Located 45 km off the coast of Kuala Terengganu in the South China Sea, Redang Marine Park is a world-class dive site that will satisfy even the most jaded diver. With turquoise blue waters and an abundance of spectacular marine life, this little jewel is a popular destination for both diving enthusiasts and beginners. The Marine Park covers all 9 islands in the Redang Archipelago, but the most popular destinations are Redang Island and Perhentian Islands. In contrast to the backpacker theme of Perhentian Island, Redang has a more up-market image, with the island featuring more than half a dozen or so resorts. Snorkeling and diving are the more popular activities here, and rightly so as the coral reefs can be quite spectacular. Redang is a popular place to complete the beginner’s diving course, but some of the sites further out can have strong currents, and are more suitable for experienced divers. Redang is also the site of two historic shipwrecks, which were sunk at the beginning of World War II.

Photo credit - prilfish

Photo credit - prilfish

Labuan Island

Labuan is a group of one large and six smaller islands off Sabah in East Malaysia. The waters surrounding these seven idyllic islands are home to some of Malaysia’s richest coral and fishing grounds, which makes this another attractive site to marine lovers and scuba-diving enthusiasts. Apart from the colorful underwater coral reefs and a dazzling variety of marine life, Labuan is also the site of four wrecks, including two from World War II. The four wrecks, locally known as the Australian Wreck, the American Wreck, the Blue Water Wreck and the Cement Wreck, are some of the best wreck diving sites in Asia, ranging from novice to serious wreck diving with penetrations into the hulls. Local dive schools provide various introduction and basic wreck diving training courses leading to a PADI Wreck Diver Specialty rating and TDI Advanced Wreck Diving course.

Diver’s, be sure to also visit nearby Indonesia for some of the best diving in the region. Check out our photographic journey through the Diving’s Holy Grail of Raja Ampat.

Photo credit – Azman Jumat

Photo credit – Azman Jumat

Sipadan Island

The Sipadan Island claims to be the world’s best dive site. While this is a big claim, the diving here is certainly world class, with more than 3,000 species of fish and hundreds of coral species that have been classified in the ecosystem. In 2002, resorts around the island have been closed to protect the environment, so visitors will need to stay on nearby islands, such as Mabul or Semporna, and take a boat into Sipadan to dive. Because Sipadan is now a protected site, only 120 dives are allowed daily, so it’s best to dive as early as possible to beat the crowds and increase your chances of getting on the dive roster. Be sure to check with your dive operator that the dives are done with permits, as some companies have been caught diving without permits. Sipadan is surrounded by very rich reef life with sea turtles and white tip reef sharks seen on almost every dive with visibility ranging from 10m to 30m and above.

Photo credit - Paul Mannix

Photo credit - Paul Mannix

Kota Kinabalu National Park

Malaysia’s first UNESCO World Heritage Site is Kinabalu National Park, which ranks amongst the most popular tourist spots in the whole of Malaysia. Established in 1964, this national park is home to faune and flora spread over four climate zones, making it one of the most important biological sites in the world. Apart from many carnivorous plants, the park is also home to many endemic animal species, including the Kinabalu giant red leech and giant earthworm.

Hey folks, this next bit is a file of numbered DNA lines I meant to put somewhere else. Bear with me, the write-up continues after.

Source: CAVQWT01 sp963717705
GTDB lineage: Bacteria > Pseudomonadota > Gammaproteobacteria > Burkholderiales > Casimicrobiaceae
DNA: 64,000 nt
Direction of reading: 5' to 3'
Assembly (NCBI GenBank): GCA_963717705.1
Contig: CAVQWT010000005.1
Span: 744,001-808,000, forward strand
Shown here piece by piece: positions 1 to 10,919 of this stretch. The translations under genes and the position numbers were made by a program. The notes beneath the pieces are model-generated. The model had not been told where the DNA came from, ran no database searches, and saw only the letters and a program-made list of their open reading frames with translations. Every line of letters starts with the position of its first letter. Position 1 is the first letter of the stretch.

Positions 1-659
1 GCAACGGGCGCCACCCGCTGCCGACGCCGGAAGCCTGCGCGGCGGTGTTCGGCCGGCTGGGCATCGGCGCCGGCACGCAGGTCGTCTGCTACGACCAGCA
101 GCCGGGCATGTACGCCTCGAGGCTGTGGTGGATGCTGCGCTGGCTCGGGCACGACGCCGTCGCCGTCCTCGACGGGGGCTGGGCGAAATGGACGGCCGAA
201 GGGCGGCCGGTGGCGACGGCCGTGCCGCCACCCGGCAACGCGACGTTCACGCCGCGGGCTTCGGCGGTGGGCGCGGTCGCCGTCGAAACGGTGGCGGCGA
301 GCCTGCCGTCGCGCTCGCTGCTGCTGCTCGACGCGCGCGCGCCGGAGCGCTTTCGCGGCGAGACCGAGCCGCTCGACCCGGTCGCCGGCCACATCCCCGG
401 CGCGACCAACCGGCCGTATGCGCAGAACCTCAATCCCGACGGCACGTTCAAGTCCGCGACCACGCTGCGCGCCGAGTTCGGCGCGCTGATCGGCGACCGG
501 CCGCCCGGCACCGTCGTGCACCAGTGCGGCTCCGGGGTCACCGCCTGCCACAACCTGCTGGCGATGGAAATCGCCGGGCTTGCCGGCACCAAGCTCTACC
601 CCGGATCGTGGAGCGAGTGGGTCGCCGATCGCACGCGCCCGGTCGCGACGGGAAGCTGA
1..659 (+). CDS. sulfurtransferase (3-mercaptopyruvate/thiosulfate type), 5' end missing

The national park is located on the west coast of Sabah and covers some 754 sq km surrounding Mount Kinabalu. The park headquarters is the main point of entry for most visitors and is easily accessible from the rest of Sabah via highways and roads. Leisure travelers will enjoy exploring the park as it requires little endurance and you can enjoy trekking at your own pace. Accommodations are available in the park near the park headquarters.

Marine lovers would also enjoy this write up on Diving in the 3 Pearls of Indonesia only here in Unearthing Asia.

Photo credit - showmeone

Photo credit - showmeone

Gunung Mulu National Park

A must-visit for the intrepid traveler, the Mulu Caves National Park is where you’ll find one of the longest networks of limestone caves in the world, hidden beneath forested slopes. Lubang Nasib Bagus (Good Luck Cave) is one of the biggest caves here, containing the world’s largest underground cavity known as the Sarawak Chamber, as well as the Deer Cave, the world’s largest cave passage. The Clearwater Cave, meanwhile, contains an extensive river system that winds its way underground over 30 miles. Those who prefer their activities above ground can test their endurance by conquering the Pinnacles, the serrated limestone peaks dominating the park’s high country. Climbers require stamina and several days of rigorous trekking to make their way to the top.

Photo credit - hyqphotos

Photo credit - hyqphotos

Taman Negara National Park

The Taman Negara National Park is Malaysia’s largest, a truly national and natural wonder which crosses the state boundaries of Pahang, Kelantan and Terengganu. It is home to one of the world’s oldest tropical rain-forest blessed with a stunningly diverse ecosystem. There is plenty to see and do in Taman Negara, from white-water rafting, to trekking the various trails within the park, with the latter an obvious choice to experience jungle life. The Teresek trail will lead right up to the world-famous Taman Negara canopy walkways that are 510 m long and suspended some 45 m above ground, giving trekkers a mesmerizing bird’s eye view of the jungle. Try and spot the gigantic Mengkundur tree, or the various wildlife, such as elephants, wild boars and monkeys, among others.